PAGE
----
The Battle of Ginchy takes place.
Lieutenant William Henry Hubbard (Royal Flying Corps) brings a Fokker down along with Lieutenant H B Rickards, near St. Julien.
Lieutenant Thomas Michael Kettle (Royal Dublin Fusiliers) is killed in action at age 36 at Givenchy. He is a Great War Poet, his poems including To My Daughter Betty, Paddy, and On Leaving Ireland. He is the Nationalist Member of Parliament for East Tyrone and the Professor of National Economics at University College, Dublin. In addition those roles he is also a journalist, essayist and idealist. A leading Irish Nationalist, he joined the Dublin Fusiliers when Belgium was attacked to fight ‘not for England, but for small nations.” Considered one of the outstanding Irishmen of his generation, he wrote a number of war poems. Poems and Parodies, published 1916, and The Ways of War, published 1917.
TO MY DAUGHTER BETTY, THE GIFT OF GOD.
In wiser days, my darling rosebud, blown
To beauty proud as was your mother’s prime,
In that desired , delayed, incredible time,
You’ll ask why abandoned you, my own,
And the dear heart that was your baby throne,
To dice with death. And oh ! they”ll give you rhyme
And reason: some will call the thing sublime,
And some decry it in knowing tone.
So here while the mad guns curse overhead,
And tired men sigh with mud for couch and floor,
Know that we fools, know with the foolish dead,
Died not for flag, nor King, nor Emperor,
But for a dream, born in a herdsman’s shed,
And for the secret Scripture of the poor.
Near Pozieres, the first three companies of the 2nd Ontario Regiment go over the top, leaving the fourth in reserve. Acting Corporal Leo Clarke is assigned to take a section to clear the enemy on the left flank to allow his company sergeant to build a fortified dugout that will secure the Canadian position once the salient is overrun. When his section reaches the trench, it is so heavily defended that they have to battle their way through with hand grenades, bayonets and their rifles as clubs. Clarke is the only man left standing; the rest having either been killed or wounded. At that time, about 20 Germans, including two officers, counter-attack. Clarke advances, emptying his revolver into their ranks. He then picks up two enemy’s rifles and fires those too. One of the officers attacks with a bayonet, wounding Clarke in the leg, but Clarke shoots him dead. The Germans retreat, but Clarke pursues, shooting four more and capturing a fifth. In all, Clarke killed 19 of the enemy, capturing one. For his actions Clarke will be awarded a posthumous Victoria Cross as he will die of wounds received next month.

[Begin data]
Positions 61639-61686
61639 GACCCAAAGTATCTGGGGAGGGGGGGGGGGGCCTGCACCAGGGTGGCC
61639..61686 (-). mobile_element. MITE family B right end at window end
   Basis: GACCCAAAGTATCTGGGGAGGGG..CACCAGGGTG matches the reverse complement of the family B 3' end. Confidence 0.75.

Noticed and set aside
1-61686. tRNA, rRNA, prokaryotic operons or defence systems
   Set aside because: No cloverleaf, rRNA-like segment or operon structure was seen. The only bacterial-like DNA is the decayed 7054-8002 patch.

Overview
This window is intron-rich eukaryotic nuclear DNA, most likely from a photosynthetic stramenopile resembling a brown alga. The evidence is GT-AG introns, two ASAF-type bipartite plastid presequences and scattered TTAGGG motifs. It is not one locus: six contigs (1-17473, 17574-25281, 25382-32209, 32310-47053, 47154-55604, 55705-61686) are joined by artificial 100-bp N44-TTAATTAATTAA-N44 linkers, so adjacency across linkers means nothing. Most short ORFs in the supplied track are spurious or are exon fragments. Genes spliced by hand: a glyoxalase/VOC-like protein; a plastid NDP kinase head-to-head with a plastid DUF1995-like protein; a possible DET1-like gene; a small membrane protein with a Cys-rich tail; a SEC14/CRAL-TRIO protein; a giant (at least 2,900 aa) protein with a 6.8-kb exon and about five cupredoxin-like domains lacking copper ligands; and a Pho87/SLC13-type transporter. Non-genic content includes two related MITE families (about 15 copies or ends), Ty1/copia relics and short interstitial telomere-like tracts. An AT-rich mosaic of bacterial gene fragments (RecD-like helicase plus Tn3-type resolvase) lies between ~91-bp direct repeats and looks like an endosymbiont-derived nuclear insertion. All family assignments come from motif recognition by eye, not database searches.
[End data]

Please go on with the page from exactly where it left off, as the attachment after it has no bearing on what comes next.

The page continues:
Today’s losses include:
- A Great War Poet
- A battalion commander
- A sportsman and author
- The grandson of author Charles Dickens
- Multiple sons of members of the clergy
- The grandson of a member of the clergy
- A 1912 Olympic Rifle shooter
- The High Sheriff of King’s County
- The Editor of The Monaghan Standard
- Multiple families that will lose two and three sons in the Great War
- A man whose brother will be killed and his sister will die on service
- A Malone Golf Club member
- A North of Ireland Football Club member
Today’s highlighted casualties include:
- Lieutenant Colonel Fitzroy Edmund Penn Curzon (Royal Irish Rifles commanding 6th Royal Irish Regiment) is killed in action at age 57. He is the son of the late Colonel the Honorable E G Curzon. He raised and trained his unit.
- Major Harry Stuart Wilson (Royal Munster Fusiliers) is killed in action at age 33. He is the son of ‘Sir’ David and Lady Wilson and is considered a sportsman and an artist.